One year ago today, an accidental fire nearly destroyed the longstanding Wilmington Family YMCA building on Market Street.
Looking back, 2015 was a year of challenges, as the non-profit organization hustled to stay open by accommodating members at satellite locations.
But as they get set to embark on the rebuilding effort, Y officials say it has also been a year filled with rewards, community support key among them.
“Since the fire, friends, partners, neighbors, Y staff and the greater Wilmington community have supported the Wilmington Family YMCA in a manner that allowed us to be a Y without a building,” marketing and communications coordinator Sarah Gibbs said. “The YMCA will be forever grateful to everyone who has helped us continue our mission during this time.”
On a cold weekend last February, a late-night blaze lit up the Y’s half-century-old location at 2710 Market St. The second-story fire, which started in a men’s locker room sauna, was extinguished after several hours. There were no injuries, but the extensive damage forced the YMCA to immediately close its doors.
In July, the Y reopened one of its pools and its gym was opened back up after the installation of a modular locker room so members could have access to the facilities without entering the main building, which remained shut down. That first step was followed by the establishment of an “express” location at a nearby shopping center at the intersection of Market and Kerr Avenue. The short-term facility offers a wellness area, cycling and TRX room, yoga, Pilates and group exercise studios, a café, locker rooms, saunas and a large childcare area.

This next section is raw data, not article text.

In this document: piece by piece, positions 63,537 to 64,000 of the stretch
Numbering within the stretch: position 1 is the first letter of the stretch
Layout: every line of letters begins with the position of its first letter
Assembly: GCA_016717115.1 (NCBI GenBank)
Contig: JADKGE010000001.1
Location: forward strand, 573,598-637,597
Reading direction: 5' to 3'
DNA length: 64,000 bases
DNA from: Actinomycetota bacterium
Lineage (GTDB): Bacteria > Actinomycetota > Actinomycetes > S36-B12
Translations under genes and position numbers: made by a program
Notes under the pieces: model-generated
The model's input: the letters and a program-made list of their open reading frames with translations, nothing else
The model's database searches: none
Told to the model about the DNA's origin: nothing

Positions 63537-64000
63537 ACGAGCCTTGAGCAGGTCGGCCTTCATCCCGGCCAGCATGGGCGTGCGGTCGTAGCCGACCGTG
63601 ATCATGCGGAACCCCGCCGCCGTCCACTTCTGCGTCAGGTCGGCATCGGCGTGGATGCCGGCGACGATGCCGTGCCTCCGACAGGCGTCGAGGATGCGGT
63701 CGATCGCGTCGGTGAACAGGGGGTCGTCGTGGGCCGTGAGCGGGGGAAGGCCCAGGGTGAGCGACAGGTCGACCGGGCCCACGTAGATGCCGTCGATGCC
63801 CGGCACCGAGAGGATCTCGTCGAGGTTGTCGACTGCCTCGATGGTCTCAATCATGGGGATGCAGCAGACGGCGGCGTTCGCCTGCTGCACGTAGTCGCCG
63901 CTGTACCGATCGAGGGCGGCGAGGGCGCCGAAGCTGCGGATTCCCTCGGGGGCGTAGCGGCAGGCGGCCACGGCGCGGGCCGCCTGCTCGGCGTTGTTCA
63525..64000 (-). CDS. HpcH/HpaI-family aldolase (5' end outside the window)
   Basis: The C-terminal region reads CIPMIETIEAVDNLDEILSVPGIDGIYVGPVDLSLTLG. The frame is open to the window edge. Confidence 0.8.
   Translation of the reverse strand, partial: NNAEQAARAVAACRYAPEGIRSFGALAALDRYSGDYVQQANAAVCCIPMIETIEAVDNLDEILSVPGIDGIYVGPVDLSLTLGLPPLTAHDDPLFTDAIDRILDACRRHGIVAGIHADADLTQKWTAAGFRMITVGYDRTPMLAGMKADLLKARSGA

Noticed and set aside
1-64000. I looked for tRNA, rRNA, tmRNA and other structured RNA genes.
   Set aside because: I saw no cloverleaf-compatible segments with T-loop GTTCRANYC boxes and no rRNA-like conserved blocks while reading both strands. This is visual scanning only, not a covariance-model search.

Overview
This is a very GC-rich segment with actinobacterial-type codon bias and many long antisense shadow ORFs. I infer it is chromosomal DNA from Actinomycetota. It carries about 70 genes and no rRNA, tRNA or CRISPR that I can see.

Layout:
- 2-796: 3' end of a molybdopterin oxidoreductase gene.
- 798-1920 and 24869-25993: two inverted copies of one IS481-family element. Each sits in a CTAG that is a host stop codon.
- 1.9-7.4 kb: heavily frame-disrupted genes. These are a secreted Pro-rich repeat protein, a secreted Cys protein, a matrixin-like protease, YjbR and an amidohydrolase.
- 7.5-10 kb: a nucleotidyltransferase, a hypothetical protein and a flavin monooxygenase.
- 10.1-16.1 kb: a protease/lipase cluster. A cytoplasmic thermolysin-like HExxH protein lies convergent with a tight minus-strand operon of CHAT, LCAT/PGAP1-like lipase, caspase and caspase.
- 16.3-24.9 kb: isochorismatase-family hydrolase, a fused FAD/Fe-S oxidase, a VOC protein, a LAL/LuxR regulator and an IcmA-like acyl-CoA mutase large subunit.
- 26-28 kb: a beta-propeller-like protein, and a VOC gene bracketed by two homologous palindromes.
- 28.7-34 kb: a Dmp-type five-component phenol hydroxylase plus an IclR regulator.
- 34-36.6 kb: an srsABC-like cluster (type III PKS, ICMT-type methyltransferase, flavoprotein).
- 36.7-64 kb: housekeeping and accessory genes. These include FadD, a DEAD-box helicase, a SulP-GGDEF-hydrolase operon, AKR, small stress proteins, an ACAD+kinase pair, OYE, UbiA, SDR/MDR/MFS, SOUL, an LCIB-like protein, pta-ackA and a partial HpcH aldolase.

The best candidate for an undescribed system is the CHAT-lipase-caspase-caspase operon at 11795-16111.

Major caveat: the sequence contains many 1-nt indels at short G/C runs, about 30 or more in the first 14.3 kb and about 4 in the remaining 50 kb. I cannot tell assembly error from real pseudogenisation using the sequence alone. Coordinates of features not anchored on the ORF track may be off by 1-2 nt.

Then at the close of 2015, a second, four-lane pool at the main location reopened.
With services like after-school programs and fitness classes solidly in place for its members, the Y is now focused on the reconstruction of its home, CEO Dick Jones said. The organization’s board of directors recently approved a conceptual vision for the new building.
But, Jones added, the building project goes beyond restoring brick and mortar. Rather, he said, it is an opportunity to take a big picture approach to the YMCA’s future.
“The design provides more space for youth programming, helping us to play a bigger role in addressing youth violence in our community. As one of the leading providers of aquatics in our community, we are acutely aware of the lack of swimming venues. Our vision includes a new aquatics facility to help address this shortage. And the Y’s commitment to healthy living is demonstrated by more space for wellness and fitness activity for families and individuals of all ages and abilities,” he said.
The YMCA has also launched a capital campaign and will send out requests for proposals this week for a construction manager and architect to begin the planning and pre-construction work.
“The board is united around this vision. A year ago we said the Y is more than just a building, and the incredible growth in Y programming is a testament to this fact,” Jones said. “However, as members, program participants and those in the community agree, we all want to be back home at the Y.”